Making Government Faster
With sequestration ripping through the federal budgets, tools for increasing the speed at which agencies function take on greater importance, according to Norman Dong, the Office of Management and Budget official who recently assumed the duties of White House controller.
“As budgets get tighter , we realize it’s going to cause all of us to raise our game and create greater transparency about what it’s costing,” Dong said Wednesday at the rollout of a collection of how-to essays on “fast government” assembled by the IBM Center for the Business of Government. “The silver lining is the tighter budgets bring a look to greater efficiency.”
In an era of frozen federal pay, government must “do more to attract the best and brightest using more than salary,” Dong said. “You look at agencies and see some of the most complex organizations, so we need to make sure there is a good pipeline, make sure the process is more flexible” so managers can scale up and down as needed. “When we have a spotlight on agency performance, it creates a healthy incentive for productivity gains,” Dong said. Another healthy incentive is transparency and competitiveness as citizens seek more information online, he said.
“Though the public sector will never work like the private sector, there is no shortage of opportunities and tools in government—it’s a question of incentives,” Dong said, speaking to a panel discussing the report by industry and academic specialists titled “Fast Government: Accelerating Service Quality While Reducing Cost and Time.”
Dong cited the Federal Emergency Management Agency as a success story in speeding up government. He worked at FEMA in 2005, when the agency fumbled its response to Hurricane Katrina, creating “an urgency to never let that sluggish response happen again.” He pointed to the visible improvements in the agency’s handling of this week’s tornadoes in Oklahoma, and last year’s hurricanes Irene and Sandy.
“It’s especially visible in housing inspections,” Dong said, reporting that agencies in 2005 performed 7,500 inspections over 15 days but can now do more than 20,000 in the same period.
Another success story was offered by Earl Devany, the former head of the Recovery Board now retired, who described his team’s effort in 2009 to track federal emergency stimulus spending by “standing up a new agency and two precedent-breaking websites during a time of economic stress.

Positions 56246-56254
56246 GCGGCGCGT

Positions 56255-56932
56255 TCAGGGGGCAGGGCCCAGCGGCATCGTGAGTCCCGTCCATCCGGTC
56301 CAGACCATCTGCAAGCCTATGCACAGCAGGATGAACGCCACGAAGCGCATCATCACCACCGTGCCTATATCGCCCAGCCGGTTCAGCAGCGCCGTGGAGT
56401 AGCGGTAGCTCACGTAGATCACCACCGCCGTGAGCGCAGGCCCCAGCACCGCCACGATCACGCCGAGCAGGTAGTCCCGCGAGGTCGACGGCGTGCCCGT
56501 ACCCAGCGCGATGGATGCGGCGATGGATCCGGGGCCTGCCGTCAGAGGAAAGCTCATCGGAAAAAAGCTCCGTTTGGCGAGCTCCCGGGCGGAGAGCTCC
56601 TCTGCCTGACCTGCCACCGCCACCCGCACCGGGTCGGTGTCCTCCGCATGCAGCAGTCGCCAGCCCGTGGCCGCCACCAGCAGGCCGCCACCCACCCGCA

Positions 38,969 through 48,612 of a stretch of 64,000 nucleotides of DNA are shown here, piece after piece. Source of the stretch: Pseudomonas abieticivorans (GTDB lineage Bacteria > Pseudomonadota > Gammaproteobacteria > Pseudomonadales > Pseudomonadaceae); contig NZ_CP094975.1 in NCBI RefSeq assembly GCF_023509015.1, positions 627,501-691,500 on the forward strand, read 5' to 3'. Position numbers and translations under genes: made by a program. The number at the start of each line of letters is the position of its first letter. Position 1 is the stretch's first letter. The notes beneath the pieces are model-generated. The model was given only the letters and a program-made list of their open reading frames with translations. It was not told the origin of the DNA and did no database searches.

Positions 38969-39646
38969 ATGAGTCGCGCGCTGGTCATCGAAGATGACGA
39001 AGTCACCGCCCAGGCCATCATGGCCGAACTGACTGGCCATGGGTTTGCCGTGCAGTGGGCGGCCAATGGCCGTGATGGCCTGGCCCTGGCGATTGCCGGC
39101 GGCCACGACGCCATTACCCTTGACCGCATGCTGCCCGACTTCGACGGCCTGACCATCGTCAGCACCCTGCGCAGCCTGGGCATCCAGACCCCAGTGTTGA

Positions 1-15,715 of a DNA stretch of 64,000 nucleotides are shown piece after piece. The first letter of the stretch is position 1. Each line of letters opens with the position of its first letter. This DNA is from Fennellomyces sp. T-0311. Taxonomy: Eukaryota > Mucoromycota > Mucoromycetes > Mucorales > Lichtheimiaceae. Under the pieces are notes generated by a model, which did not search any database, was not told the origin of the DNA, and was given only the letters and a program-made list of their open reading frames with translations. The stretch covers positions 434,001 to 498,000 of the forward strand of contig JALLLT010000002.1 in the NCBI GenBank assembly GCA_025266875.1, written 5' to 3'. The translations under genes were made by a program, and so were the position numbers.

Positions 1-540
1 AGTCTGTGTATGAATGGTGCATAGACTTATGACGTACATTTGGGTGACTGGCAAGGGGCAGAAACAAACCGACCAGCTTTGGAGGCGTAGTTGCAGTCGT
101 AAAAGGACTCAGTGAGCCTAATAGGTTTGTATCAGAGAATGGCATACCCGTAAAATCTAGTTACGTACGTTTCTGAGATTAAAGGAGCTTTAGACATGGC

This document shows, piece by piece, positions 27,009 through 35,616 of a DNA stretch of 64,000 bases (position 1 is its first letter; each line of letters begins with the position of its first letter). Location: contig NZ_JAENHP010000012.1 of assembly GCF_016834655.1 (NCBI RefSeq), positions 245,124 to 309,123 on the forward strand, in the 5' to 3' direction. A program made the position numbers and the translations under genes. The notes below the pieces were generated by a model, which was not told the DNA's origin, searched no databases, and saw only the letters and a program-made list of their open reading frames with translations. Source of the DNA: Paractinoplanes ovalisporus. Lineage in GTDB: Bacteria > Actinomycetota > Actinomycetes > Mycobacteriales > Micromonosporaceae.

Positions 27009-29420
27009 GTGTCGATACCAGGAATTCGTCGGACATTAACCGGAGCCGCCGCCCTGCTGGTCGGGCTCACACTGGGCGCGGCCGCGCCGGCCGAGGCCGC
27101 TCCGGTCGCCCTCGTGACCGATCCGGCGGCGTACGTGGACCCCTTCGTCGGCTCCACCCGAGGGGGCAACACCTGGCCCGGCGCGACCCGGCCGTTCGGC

“We broke a record in getting it up in six months,” he said.
Using technology from the intelligence and law enforcement fields, the Recovery Board sought to protect $787 billion (later $840 billion) going out the door while minimizing fraud. “We created a paradigm shift from protecting to preventing fraud,” Devaney said.
The geospatial tracking technology allowed a team of only 10 analysts—“not the football field-size group I expected” -- to get the time it takes to produce an analysis of a problem from five days, to five hours, down to one hour, he said.
The key to fast government is exploiting technology to make reducing time a performance and accountability metric in government, according to report editor Charles Prow. “Any time you take time out of the mission value equation, it’s a good thing, and you will improve service and reduce costs,” he said. Examples of ways to reduce or eliminate “non-value-added activities in government” cited in the report include creating a citizen-facing mobile services delivery strategy; video game-based approaches; and new “security and privacy actions that enable speed in government.”
Some agency representatives in attendance expressed skepticism, noting the vastness of government’s bureaucracy, vaguely understood problems and long hiring times that discourage young employees who want to make a difference.
Philip Schaenman, now with the Urban Institute, warned that speed can create more mistakes. “You don’t win a chess game by speed,” he said, citing a study showing that U.S. firefighting teams had the fastest response times compared with other nations but worked with far less success on advance prevention of fires.
Robert Shea, an OMB official under President George W. Bush and now a principal with Grant Thornton, warned of a “human capital crisis in government, an environment in which no one’s getting a pay raise, record retirements and rhetoric of an underperforming workforce.” No matter how good the technology, Shea said, “there aren’t enough highly engaged people. On both sides of the aisle, but particularly among Republicans, we need to encourage an engaged workforce that is decently paid and treated with respect and honor while delivering at whatever speed we want them to.”